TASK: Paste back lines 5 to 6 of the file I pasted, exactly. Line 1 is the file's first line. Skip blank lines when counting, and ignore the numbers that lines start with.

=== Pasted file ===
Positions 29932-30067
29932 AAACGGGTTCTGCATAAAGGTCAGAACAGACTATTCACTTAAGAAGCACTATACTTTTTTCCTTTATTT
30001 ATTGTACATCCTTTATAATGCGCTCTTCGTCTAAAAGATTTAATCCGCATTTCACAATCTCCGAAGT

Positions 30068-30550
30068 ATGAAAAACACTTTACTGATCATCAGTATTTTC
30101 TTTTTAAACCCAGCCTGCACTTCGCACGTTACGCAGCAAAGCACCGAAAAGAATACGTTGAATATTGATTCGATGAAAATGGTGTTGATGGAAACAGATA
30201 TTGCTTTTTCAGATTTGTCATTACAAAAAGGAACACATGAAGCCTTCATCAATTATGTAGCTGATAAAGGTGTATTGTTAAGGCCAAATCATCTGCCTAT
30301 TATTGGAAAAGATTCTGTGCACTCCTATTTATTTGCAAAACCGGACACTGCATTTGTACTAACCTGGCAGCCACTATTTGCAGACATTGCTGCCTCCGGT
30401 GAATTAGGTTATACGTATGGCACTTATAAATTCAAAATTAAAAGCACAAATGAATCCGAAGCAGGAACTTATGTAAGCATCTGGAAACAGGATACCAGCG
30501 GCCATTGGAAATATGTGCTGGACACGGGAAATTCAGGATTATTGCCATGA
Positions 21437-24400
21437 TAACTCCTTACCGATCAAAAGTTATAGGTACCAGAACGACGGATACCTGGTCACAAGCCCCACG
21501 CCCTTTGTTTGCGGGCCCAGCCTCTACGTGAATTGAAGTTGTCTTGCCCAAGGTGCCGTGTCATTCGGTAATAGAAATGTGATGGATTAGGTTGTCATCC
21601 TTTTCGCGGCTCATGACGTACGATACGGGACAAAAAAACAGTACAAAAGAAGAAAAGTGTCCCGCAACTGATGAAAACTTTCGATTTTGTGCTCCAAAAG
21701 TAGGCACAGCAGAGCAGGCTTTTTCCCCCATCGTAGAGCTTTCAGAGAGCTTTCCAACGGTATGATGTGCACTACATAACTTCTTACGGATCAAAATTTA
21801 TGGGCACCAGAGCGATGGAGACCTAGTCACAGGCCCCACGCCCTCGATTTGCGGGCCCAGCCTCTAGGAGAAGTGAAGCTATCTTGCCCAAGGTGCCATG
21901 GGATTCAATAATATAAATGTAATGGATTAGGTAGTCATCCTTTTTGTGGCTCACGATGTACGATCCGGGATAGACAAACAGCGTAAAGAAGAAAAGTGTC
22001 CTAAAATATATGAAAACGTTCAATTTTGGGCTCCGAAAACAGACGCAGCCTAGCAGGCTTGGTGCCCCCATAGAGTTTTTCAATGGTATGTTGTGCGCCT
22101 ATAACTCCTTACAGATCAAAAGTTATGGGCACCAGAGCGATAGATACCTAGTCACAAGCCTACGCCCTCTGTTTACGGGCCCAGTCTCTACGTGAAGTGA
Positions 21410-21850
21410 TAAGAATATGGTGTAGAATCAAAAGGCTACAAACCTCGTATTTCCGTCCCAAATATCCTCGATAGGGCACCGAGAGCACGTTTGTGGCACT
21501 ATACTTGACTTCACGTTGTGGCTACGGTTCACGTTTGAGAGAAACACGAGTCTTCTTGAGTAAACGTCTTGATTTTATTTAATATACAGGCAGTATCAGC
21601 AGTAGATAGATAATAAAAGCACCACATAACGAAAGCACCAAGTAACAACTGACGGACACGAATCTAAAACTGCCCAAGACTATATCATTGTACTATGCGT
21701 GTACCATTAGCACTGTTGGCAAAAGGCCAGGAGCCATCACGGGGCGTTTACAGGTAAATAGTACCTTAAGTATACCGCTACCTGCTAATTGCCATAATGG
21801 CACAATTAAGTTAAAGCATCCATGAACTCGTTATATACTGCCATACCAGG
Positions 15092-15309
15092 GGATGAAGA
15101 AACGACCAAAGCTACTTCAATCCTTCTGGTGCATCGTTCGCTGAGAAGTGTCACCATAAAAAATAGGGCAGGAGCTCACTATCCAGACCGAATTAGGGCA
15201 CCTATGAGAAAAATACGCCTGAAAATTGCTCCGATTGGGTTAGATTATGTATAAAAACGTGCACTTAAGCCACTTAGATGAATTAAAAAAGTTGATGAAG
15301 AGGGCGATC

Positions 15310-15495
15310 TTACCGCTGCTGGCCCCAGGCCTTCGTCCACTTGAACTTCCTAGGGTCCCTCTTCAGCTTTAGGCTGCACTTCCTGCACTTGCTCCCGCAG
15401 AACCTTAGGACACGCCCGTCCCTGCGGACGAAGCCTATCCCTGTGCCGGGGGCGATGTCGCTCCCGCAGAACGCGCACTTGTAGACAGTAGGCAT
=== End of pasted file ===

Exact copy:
30068 ATGAAAAACACTTTACTGATCATCAGTATTTTC
30101 TTTTTAAACCCAGCCTGCACTTCGCACGTTACGCAGCAAAGCACCGAAAAGAATACGTTGAATATTGATTCGATGAAAATGGTGTTGATGGAAACAGATA